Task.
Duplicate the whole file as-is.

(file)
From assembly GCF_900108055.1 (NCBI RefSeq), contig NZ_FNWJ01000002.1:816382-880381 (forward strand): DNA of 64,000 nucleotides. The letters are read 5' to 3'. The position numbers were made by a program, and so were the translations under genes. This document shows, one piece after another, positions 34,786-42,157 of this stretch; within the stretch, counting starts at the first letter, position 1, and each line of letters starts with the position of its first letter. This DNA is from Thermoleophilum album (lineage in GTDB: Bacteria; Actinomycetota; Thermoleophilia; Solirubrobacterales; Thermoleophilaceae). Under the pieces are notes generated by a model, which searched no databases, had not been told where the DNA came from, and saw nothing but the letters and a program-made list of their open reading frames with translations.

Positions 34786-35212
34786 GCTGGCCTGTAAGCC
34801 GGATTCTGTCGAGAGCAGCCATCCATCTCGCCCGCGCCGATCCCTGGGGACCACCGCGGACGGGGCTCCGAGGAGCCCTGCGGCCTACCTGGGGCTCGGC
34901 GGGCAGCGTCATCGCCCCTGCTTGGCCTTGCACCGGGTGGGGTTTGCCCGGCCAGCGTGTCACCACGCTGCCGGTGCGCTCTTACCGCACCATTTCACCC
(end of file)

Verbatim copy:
From assembly GCF_900108055.1 (NCBI RefSeq), contig NZ_FNWJ01000002.1:816382-880381 (forward strand): DNA of 64,000 nucleotides. The letters are read 5' to 3'. The position numbers were made by a program, and so were the translations under genes. This document shows, one piece after another, positions 34,786-42,157 of this stretch; within the stretch, counting starts at the first letter, position 1, and each line of letters starts with the position of its first letter. This DNA is from Thermoleophilum album (lineage in GTDB: Bacteria; Actinomycetota; Thermoleophilia; Solirubrobacterales; Thermoleophilaceae). Under the pieces are notes generated by a model, which searched no databases, had not been told where the DNA came from, and saw nothing but the letters and a program-made list of their open reading frames with translations.

Positions 34786-35212
34786 GCTGGCCTGTAAGCC
34801 GGATTCTGTCGAGAGCAGCCATCCATCTCGCCCGCGCCGATCCCTGGGGACCACCGCGGACGGGGCTCCGAGGAGCCCTGCGGCCTACCTGGGGCTCGGC
34901 GGGCAGCGTCATCGCCCCTGCTTGGCCTTGCACCGGGTGGGGTTTGCCCGGCCAGCGTGTCACCACGCTGCCGGTGCGCTCTTACCGCACCATTTCACCC